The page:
‘Always be happy to oblige’ – Suddenly a Knock on the Door by Etgar Keret

Etgar Keret, the man more than perhaps anyone else living or dead who has made flash fiction respectable internationally, is back with his first new collection in a decade – and it satisfies on just about every level, providing the kind of fantastical, odd, knockabout laugh-out-loud thrills and spills you’d expect whilst at the same time refining the Keret pallet enough for you to see that he isn’t finished developing himself, still has a ways to go, still has things he wants to say and ideas he wants to explore.

Suddenly a Knock on the Door contains 37 stories, many no longer than a handful of pages, some, the longest, no more than ten or twelve pages. Keret enjoys the hypothetical, likes delving deep into the kind of situation that might come up in a casual conversation (the title story for instance concerns a writer held at ransom and seems to turn on the kind of coin you’d find in Italo Calvino’s pocket). The point at which many writers might draw conclusion often provides Keret with his best jumping off points (‘Lieland’ for instance concerns an alternative dimension where all lies go, accessed through a hole in the ground). Keret’s characters exist in a world of failed romances (‘Healthy Start’, ‘Grab the Cuckoo by the Tail’), petty revenges (‘Teamwork’, ‘Creative Writing’), offbeat sexual dalliances (‘Actually, I’ve Had Some Phenomenal Hard-ons Lately’, ‘Unzipping’) and light touch political allegory (such as the exquisite ‘Pick a Colour’).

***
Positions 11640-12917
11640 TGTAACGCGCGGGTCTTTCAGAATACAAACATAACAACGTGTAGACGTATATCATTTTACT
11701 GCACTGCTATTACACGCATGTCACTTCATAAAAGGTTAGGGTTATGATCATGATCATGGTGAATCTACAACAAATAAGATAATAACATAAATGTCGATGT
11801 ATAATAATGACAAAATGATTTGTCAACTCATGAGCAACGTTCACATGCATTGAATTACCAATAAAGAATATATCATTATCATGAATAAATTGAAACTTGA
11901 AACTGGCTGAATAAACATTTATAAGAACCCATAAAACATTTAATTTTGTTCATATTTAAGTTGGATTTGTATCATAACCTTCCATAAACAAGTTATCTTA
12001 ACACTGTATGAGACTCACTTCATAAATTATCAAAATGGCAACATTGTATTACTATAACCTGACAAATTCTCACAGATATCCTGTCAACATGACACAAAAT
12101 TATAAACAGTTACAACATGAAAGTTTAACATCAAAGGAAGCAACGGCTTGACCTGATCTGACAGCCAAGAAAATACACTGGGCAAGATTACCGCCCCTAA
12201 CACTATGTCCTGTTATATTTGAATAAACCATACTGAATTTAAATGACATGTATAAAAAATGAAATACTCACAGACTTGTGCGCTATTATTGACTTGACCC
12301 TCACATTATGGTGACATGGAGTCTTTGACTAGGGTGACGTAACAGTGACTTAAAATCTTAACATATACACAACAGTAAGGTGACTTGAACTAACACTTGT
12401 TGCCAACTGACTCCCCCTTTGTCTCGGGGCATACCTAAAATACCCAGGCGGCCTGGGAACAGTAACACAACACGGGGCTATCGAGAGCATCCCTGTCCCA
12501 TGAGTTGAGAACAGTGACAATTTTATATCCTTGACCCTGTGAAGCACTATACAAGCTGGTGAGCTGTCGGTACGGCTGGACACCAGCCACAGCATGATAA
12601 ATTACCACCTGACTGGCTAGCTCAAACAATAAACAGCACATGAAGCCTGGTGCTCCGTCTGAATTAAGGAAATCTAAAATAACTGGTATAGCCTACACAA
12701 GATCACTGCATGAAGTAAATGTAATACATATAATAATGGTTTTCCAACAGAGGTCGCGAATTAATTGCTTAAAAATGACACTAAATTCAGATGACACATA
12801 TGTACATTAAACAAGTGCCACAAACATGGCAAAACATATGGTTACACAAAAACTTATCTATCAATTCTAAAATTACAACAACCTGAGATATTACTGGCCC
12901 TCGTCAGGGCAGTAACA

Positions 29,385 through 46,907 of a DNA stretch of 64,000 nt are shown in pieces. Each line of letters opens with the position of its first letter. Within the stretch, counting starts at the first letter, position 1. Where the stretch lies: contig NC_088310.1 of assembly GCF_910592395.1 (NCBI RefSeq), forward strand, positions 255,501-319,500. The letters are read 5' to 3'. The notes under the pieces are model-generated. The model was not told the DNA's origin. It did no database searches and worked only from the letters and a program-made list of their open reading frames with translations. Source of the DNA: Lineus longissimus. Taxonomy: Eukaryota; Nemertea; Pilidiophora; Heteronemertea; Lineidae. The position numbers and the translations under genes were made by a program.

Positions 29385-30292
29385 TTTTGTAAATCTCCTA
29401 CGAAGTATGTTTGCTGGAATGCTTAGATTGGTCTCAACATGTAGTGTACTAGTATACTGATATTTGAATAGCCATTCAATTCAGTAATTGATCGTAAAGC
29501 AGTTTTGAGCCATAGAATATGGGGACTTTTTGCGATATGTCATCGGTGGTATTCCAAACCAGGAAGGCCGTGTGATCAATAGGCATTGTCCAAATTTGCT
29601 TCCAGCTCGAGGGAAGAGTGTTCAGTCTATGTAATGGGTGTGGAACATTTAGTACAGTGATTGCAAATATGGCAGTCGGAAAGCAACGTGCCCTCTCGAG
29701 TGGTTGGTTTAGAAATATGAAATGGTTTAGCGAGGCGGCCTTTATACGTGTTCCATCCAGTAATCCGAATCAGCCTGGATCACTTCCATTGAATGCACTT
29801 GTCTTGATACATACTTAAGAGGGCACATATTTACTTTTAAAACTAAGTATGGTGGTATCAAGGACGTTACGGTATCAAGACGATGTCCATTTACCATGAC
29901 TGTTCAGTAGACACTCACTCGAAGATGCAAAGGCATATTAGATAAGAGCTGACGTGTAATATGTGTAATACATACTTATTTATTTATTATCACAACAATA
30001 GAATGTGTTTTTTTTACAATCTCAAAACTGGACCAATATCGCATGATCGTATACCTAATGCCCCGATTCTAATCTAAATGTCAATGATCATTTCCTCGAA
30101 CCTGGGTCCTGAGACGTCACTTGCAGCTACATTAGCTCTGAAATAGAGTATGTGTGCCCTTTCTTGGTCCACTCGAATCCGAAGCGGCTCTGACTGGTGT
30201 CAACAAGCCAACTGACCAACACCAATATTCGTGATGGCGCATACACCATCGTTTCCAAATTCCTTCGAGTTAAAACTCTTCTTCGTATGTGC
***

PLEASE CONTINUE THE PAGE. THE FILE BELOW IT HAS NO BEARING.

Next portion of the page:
Keret, for me, really comes into his own, however, when he takes the reader on a journey whose end you could not possibly suspect in a million years. ‘One Step Beyond’, for instance, is worth the price of admission alone, concerning the personal hell constructed for a career assassin (for me, this story is the test – pick up this book, read this story – it’s on p196 – if you are not quite literally blown away, Keret is not for you). But there are many other joys to be had – from the meta-hilarity of ‘The Story, Victorious’ (which opens ‘This story is the best story in the book’) and its companion-piece ‘The Story, Victorious Pt 2’ which runs, in its entirety:

‘But if one day, out of nostalgia, you suddenly want the story back, it will always be happy to oblige’

to the delightfully disgusting and Will Self-y ‘Haemorrhoid’ (the only difference between Keret and Self being Keret does in three pages what Self would do in three hundred).

All told, a must for fans of the short story, a must for fans of flash fiction, a must for anyone who likes to laugh and be entertained by crafty tales well told, a must for any right thinking person who likes a good book.

Any Cop?: Yes, yes, yes and yes.  Let’s hope we don’t have to wait 10 years for the next collection eh?  

 


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